With others like Qualcomm also doing this, India is slowly emerging as a serious player in the tech industry.
Whenever electronics and IT minister Ravi Shankar Prasad talks of how the number of mobile phone manufacturing units has shot up from just two in 2014 to 123 right now—as a result, the bulk of phones sold in the country will also be made here soon—most point out that these are merely assembly units, and imports from China continue unchecked. While imports of mobile phones fell from $7.8 billion in 2014 to a likely $2 billion in 2018, overall imports, including components, shot up by over half, from $8.8 billion to $13.3 billion over the same period. Indeed, domestic value addition was just around 10% in 2017 and around 15% in 2018, with the government coming out with a sensible phased-manufacturing programme that increases import duties on a new set of components every year to promote local production.
What can increase domestic value addition quite sharply, of course, is the local designing of chips, even though the fabrication will continue to be done in countries like Taiwan that have fab units. According to a Reuters report last week, Google has hired a dozen engineers already to work on designing chips in India, and several more hires are likely. While the chip design at Google is a collaborative effort with the team at its US headquarters, it is a significant step; part of the process at Google to capture more value addition and not be dependent on companies like Qualcomm. How it pans out remains to be seen, but other firms like Qualcomm, Texas Instruments and Intel already have significant India offices with a few thousand engineers working on, amongst others, chip design and R&D. Indeed, Google already has 600-700 engineers working on machine learning and artificial intelligence and has larger plans for its Hyderabad campus which will, eventually, house 13,000 people. At 150,000, IBM’s India work force is larger than the one in the US.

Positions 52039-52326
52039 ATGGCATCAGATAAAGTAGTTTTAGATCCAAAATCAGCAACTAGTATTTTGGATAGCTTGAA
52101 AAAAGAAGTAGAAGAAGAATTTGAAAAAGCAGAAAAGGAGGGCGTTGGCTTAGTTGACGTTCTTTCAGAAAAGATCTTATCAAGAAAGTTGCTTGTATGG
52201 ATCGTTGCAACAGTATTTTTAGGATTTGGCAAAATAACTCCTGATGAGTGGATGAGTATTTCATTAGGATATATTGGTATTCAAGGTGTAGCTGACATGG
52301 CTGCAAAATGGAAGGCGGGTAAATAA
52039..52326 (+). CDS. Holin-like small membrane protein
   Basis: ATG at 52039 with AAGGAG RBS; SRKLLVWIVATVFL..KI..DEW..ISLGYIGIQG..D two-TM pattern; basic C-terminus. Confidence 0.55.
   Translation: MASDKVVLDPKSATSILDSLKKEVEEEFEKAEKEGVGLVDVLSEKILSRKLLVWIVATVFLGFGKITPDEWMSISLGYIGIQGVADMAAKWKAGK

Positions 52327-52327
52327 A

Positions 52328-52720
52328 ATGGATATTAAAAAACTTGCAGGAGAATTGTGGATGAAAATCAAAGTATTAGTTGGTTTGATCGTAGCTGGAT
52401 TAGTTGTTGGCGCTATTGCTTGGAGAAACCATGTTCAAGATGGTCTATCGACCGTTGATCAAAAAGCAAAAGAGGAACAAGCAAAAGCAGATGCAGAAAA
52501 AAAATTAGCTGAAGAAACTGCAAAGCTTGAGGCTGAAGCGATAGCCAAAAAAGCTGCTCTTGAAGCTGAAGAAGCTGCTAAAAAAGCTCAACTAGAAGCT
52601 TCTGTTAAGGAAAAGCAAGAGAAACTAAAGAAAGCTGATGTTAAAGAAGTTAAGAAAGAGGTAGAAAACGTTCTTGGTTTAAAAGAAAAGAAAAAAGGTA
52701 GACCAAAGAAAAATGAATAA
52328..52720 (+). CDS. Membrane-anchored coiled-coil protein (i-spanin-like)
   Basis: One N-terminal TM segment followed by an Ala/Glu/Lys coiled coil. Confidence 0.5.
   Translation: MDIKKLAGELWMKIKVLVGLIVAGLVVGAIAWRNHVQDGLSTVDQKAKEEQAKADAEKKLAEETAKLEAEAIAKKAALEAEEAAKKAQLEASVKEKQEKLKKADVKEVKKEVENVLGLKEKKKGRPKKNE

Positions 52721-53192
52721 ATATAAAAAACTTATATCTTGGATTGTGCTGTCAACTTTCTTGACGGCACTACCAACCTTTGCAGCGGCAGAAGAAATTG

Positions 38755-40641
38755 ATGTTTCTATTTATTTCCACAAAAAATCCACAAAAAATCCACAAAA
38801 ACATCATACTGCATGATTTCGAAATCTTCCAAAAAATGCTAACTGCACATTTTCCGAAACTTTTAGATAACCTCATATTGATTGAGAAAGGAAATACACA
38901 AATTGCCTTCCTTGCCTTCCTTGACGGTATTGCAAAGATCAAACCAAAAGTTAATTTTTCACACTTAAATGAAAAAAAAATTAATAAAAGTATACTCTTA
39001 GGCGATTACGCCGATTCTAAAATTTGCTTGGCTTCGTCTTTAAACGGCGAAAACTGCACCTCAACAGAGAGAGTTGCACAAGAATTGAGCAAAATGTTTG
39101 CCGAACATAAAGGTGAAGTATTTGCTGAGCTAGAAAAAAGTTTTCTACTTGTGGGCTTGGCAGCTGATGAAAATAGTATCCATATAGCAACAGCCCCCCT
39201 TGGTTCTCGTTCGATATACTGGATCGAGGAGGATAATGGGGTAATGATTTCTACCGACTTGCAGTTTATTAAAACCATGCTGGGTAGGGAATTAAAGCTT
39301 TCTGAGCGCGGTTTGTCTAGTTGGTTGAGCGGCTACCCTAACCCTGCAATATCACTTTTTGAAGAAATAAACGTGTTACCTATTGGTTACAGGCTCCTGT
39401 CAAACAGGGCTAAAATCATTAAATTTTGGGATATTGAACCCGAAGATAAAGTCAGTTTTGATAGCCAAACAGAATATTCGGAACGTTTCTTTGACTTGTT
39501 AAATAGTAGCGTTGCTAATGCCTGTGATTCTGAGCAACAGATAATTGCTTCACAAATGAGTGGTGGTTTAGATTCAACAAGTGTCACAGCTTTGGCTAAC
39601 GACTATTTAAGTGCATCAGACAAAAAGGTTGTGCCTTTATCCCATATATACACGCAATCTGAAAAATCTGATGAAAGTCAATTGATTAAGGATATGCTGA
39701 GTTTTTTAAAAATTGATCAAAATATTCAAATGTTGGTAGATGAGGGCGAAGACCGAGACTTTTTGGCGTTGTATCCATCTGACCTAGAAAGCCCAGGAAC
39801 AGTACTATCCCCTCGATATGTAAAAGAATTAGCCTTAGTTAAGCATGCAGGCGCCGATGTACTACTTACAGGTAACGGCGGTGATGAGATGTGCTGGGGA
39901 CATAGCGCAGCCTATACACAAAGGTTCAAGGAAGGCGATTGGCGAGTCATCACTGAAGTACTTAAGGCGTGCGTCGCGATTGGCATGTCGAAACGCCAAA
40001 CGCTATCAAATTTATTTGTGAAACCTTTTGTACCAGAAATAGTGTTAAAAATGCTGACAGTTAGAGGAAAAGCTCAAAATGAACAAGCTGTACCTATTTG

And though China beat India in 2018, for two years before that, India was the world-leader when it came to companies setting up Engineering R&D (E-R&D) centres here. According to HFS Research, the total size of the E-R&D business in India—more or less equally split between captives and non-captives—has grown from $21.8 billion in 2015 to $26.9 billion in 2017. While China leads in several areas, India continues to lead in aerospace and defence with about a third of all such announcements of centres in 2018 for setting up facilities in India. Indeed, consulting firm Zinnov had projected that, by 2020, India would be home to 1,139 R&D centres with over half a million employees. With firms like SAP and IBM getting 8-10% of their global patents from their centres in India, the Zinnov projections look quite achievable. In the case of a firm like GE, that does a lot of work in India for instance, redesigning its portable ECG machine—in the India centre—helped lower costs from $10,000 to $500; the MAC 400 was later scaled up and taken to countries like China, Germany and even the US eventually. The successful completion of the Aadhaar project, and then the building of the IndiaStack applications on top of this, and the rapid and successful rollout of the UPI financial transfers have also helped buttress India’s image. Apart from India’s engineering talent, the fact that it is seen as a market where there are relatively few issues involving theft of intellectual property, as compared to China, is another attraction. Not bad for a country that, till recently, was not even recognised as a player, even if small, in the global technology space.